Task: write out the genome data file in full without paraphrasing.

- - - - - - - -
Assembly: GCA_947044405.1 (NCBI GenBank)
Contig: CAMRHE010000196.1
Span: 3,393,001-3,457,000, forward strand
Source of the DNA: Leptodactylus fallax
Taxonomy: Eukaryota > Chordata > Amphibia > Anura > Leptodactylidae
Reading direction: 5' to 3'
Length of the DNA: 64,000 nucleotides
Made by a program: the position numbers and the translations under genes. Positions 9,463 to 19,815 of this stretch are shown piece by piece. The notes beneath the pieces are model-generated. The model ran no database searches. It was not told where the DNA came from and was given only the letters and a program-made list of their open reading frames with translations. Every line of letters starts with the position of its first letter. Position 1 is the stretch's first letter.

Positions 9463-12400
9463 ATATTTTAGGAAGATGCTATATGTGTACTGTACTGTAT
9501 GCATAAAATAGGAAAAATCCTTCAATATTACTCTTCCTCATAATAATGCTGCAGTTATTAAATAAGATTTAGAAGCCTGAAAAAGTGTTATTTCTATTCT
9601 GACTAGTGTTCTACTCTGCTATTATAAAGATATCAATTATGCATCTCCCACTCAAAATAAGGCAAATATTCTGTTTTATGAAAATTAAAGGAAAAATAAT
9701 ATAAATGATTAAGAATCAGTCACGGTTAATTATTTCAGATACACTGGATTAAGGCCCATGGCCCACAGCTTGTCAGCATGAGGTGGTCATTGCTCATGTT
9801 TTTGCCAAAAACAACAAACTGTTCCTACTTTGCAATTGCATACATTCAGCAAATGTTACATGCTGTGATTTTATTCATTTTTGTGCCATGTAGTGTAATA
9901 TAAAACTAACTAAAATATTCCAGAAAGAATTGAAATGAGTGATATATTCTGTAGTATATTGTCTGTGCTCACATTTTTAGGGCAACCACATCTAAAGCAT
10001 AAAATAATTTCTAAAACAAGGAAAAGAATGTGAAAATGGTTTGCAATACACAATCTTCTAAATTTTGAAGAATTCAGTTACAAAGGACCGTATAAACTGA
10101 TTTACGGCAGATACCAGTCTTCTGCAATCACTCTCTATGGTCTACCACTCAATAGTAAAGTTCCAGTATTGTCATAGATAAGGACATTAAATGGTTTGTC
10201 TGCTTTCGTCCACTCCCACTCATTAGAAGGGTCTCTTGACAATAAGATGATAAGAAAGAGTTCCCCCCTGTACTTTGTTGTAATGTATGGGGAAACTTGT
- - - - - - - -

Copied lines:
Assembly: GCA_947044405.1 (NCBI GenBank)
Contig: CAMRHE010000196.1
Span: 3,393,001-3,457,000, forward strand
Source of the DNA: Leptodactylus fallax
Taxonomy: Eukaryota > Chordata > Amphibia > Anura > Leptodactylidae
Reading direction: 5' to 3'
Length of the DNA: 64,000 nucleotides
Made by a program: the position numbers and the translations under genes. Positions 9,463 to 19,815 of this stretch are shown piece by piece. The notes beneath the pieces are model-generated. The model ran no database searches. It was not told where the DNA came from and was given only the letters and a program-made list of their open reading frames with translations. Every line of letters starts with the position of its first letter. Position 1 is the stretch's first letter.

Positions 9463-12400
9463 ATATTTTAGGAAGATGCTATATGTGTACTGTACTGTAT
9501 GCATAAAATAGGAAAAATCCTTCAATATTACTCTTCCTCATAATAATGCTGCAGTTATTAAATAAGATTTAGAAGCCTGAAAAAGTGTTATTTCTATTCT
9601 GACTAGTGTTCTACTCTGCTATTATAAAGATATCAATTATGCATCTCCCACTCAAAATAAGGCAAATATTCTGTTTTATGAAAATTAAAGGAAAAATAAT
9701 ATAAATGATTAAGAATCAGTCACGGTTAATTATTTCAGATACACTGGATTAAGGCCCATGGCCCACAGCTTGTCAGCATGAGGTGGTCATTGCTCATGTT
9801 TTTGCCAAAAACAACAAACTGTTCCTACTTTGCAATTGCATACATTCAGCAAATGTTACATGCTGTGATTTTATTCATTTTTGTGCCATGTAGTGTAATA
9901 TAAAACTAACTAAAATATTCCAGAAAGAATTGAAATGAGTGATATATTCTGTAGTATATTGTCTGTGCTCACATTTTTAGGGCAACCACATCTAAAGCAT
10001 AAAATAATTTCTAAAACAAGGAAAAGAATGTGAAAATGGTTTGCAATACACAATCTTCTAAATTTTGAAGAATTCAGTTACAAAGGACCGTATAAACTGA
10101 TTTACGGCAGATACCAGTCTTCTGCAATCACTCTCTATGGTCTACCACTCAATAGTAAAGTTCCAGTATTGTCATAGATAAGGACATTAAATGGTTTGTC
10201 TGCTTTCGTCCACTCCCACTCATTAGAAGGGTCTCTTGACAATAAGATGATAAGAAAGAGTTCCCCCCTGTACTTTGTTGTAATGTATGGGGAAACTTGT